Hello Jean,
If you follow the numbers back you will see that Edward (28) was the son of John Cosstick (11) b.1794 and Hannah Best b.1798. John in turn was the son of Thomas Cosstick (5) b.1757 and Mary Green b.1768. Thomas in turn was the son of Samuel Coulstick (3) b.1728 and Elizabeth Collingham b.1727. Samuel's father was also Samuel Cousltick (2) b.1694 and mother was Ann Holman.

Thanks for your comment about Mary Anne born 1873. You could well be correct. Rosie Ansell also provided some of these details and I will pass on your comments. If you can send an email with your additional information I will be happy to include it.

Vicky Cosstick said...

So fascinated to find this site. My father Frederick William Cosstick was born in Seaford, the 4th and youngest child of (184) Richard Cosstick, who married Rose Sutcliffe. My father died 28 Dec 2007 & I am currently writing up the history of his childhood in Seaford that we found, written in 1959. I will send a copy!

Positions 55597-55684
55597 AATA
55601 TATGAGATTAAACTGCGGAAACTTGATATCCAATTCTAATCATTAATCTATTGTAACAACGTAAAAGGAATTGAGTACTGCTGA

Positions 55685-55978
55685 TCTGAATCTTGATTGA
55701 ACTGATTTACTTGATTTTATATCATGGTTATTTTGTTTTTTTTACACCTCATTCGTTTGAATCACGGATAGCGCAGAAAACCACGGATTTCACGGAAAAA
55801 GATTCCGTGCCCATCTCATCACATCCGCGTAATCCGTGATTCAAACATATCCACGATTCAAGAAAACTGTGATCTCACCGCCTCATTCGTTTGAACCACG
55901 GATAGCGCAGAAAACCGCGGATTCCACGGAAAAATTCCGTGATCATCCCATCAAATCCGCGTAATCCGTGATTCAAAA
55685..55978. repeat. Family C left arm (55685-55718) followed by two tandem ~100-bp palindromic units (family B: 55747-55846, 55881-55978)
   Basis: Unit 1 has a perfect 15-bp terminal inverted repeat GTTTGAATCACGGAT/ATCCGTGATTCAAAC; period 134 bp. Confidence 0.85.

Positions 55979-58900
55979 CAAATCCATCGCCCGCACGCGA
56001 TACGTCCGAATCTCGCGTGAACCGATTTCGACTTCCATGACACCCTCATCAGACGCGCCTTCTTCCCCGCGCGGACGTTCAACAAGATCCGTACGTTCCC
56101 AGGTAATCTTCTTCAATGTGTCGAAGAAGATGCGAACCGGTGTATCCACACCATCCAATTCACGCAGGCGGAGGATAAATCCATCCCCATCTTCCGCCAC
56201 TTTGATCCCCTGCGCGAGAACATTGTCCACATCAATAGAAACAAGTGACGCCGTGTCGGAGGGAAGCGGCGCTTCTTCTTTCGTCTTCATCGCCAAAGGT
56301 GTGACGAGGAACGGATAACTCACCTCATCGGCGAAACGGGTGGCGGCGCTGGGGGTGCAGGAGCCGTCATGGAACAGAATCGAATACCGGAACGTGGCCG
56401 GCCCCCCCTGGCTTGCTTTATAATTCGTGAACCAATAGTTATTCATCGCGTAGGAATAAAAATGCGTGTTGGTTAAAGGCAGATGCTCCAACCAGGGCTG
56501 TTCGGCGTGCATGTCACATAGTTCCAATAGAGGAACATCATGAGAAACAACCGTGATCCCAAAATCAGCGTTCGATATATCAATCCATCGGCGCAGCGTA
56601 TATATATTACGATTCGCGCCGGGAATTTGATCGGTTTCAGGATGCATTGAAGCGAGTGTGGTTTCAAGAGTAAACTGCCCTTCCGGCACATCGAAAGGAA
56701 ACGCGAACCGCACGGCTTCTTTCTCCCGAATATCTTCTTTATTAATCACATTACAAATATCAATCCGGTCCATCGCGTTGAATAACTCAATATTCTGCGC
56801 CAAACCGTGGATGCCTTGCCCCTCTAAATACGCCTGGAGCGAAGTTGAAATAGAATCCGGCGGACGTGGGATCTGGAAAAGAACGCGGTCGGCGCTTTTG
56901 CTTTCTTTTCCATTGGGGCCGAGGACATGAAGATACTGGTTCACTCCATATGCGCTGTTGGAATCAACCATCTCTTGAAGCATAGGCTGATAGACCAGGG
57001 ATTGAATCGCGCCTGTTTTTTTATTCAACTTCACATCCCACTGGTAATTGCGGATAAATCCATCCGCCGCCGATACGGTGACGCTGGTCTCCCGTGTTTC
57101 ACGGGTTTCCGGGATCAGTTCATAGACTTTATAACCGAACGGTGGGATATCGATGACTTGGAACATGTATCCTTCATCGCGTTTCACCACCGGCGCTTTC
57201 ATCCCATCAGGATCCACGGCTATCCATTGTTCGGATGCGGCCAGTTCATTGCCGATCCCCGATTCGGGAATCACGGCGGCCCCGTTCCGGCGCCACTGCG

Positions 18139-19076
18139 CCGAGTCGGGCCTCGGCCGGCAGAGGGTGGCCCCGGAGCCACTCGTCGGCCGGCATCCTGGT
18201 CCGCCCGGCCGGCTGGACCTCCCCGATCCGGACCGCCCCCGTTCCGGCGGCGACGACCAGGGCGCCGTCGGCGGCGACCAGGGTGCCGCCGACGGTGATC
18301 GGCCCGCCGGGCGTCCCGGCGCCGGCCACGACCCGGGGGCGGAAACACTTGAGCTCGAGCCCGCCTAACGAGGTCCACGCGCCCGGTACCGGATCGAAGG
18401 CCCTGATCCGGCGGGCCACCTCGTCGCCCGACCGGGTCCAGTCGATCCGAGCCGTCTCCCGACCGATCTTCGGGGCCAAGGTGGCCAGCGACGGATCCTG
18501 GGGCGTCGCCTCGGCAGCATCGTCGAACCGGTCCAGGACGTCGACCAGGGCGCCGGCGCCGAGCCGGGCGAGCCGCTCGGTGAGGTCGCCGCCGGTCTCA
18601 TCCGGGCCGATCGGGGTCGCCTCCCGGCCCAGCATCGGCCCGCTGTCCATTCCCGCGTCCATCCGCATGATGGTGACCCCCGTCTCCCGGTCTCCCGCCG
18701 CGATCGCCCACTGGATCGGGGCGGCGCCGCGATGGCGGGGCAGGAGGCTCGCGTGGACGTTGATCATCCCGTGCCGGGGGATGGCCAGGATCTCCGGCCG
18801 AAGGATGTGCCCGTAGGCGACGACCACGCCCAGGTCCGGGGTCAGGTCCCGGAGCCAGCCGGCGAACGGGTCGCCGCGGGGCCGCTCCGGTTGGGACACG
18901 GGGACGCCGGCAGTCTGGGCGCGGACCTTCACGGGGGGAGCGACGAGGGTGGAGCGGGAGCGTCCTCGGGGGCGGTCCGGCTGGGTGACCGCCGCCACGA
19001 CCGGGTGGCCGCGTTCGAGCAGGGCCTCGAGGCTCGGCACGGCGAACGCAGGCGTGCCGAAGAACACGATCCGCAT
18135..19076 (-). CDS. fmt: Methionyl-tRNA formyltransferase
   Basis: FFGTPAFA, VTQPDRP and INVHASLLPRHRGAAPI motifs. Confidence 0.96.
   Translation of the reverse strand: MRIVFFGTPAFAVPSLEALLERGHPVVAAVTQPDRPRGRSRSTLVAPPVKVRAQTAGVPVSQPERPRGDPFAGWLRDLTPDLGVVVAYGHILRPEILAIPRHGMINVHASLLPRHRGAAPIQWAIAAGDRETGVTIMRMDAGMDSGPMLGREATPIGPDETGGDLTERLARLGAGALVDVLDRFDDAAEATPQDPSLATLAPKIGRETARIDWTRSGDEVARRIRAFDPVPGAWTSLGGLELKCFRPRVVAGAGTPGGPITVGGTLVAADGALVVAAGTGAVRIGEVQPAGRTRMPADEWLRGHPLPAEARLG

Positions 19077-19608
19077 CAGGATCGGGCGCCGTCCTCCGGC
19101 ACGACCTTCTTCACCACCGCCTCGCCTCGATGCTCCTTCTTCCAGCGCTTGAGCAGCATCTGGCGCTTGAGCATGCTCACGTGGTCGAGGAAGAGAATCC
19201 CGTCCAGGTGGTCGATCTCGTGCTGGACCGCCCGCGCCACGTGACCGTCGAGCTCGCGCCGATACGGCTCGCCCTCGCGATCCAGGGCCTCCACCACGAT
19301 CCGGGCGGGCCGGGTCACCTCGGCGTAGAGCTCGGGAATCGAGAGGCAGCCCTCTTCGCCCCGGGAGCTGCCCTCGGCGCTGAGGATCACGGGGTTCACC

Vicky Cosstick

de Paula Lopes said...

Hello My name direct ancestor is Henry Poles Copestake Harpur; born 28 april 1869 York Doncaster, General Draper, died after 1898.
He married 17 aug 1897 Kent Surrey with Anne Elizabeth Parks; born 17 dec 1867 Hoxton New Town Middlesex, died after 1898.
The father of Henry Poles Copestake Harpur was James Copestick Harpur; born about 1833, Commercial Traveller, died 14 juni 1878 Doncaster York.
He married 14 dec 1865 Wath upon Dearne Roterham York with Elizabeth Poles; born 1 aug 1842 Wentworth Wath Rotherham York, baptised Wentworth Wath Rotherham York, died about 1917 romley Kent.